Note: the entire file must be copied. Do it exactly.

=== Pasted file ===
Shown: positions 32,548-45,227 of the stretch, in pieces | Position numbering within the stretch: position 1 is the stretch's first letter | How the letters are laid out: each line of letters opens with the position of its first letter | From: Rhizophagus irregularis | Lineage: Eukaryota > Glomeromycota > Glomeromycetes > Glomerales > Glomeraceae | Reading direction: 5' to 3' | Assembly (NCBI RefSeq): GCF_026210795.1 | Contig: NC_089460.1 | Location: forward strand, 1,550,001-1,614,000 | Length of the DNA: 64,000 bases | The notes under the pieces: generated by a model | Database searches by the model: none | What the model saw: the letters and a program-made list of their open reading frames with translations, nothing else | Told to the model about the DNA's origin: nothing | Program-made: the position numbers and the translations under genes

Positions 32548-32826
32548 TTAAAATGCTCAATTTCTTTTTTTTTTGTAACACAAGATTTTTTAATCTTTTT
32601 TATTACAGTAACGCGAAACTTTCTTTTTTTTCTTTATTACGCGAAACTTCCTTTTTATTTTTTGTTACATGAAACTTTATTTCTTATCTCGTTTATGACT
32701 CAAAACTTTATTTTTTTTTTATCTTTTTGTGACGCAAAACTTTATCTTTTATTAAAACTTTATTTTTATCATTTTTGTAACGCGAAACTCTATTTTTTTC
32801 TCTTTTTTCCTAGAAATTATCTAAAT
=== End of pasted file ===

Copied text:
Shown: positions 32,548-45,227 of the stretch, in pieces | Position numbering within the stretch: position 1 is the stretch's first letter | How the letters are laid out: each line of letters opens with the position of its first letter | From: Rhizophagus irregularis | Lineage: Eukaryota > Glomeromycota > Glomeromycetes > Glomerales > Glomeraceae | Reading direction: 5' to 3' | Assembly (NCBI RefSeq): GCF_026210795.1 | Contig: NC_089460.1 | Location: forward strand, 1,550,001-1,614,000 | Length of the DNA: 64,000 bases | The notes under the pieces: generated by a model | Database searches by the model: none | What the model saw: the letters and a program-made list of their open reading frames with translations, nothing else | Told to the model about the DNA's origin: nothing | Program-made: the position numbers and the translations under genes

Positions 32548-32826
32548 TTAAAATGCTCAATTTCTTTTTTTTTTGTAACACAAGATTTTTTAATCTTTTT
32601 TATTACAGTAACGCGAAACTTTCTTTTTTTTCTTTATTACGCGAAACTTCCTTTTTATTTTTTGTTACATGAAACTTTATTTCTTATCTCGTTTATGACT
32701 CAAAACTTTATTTTTTTTTTATCTTTTTGTGACGCAAAACTTTATCTTTTATTAAAACTTTATTTTTATCATTTTTGTAACGCGAAACTCTATTTTTTTC
32801 TCTTTTTTCCTAGAAATTATCTAAAT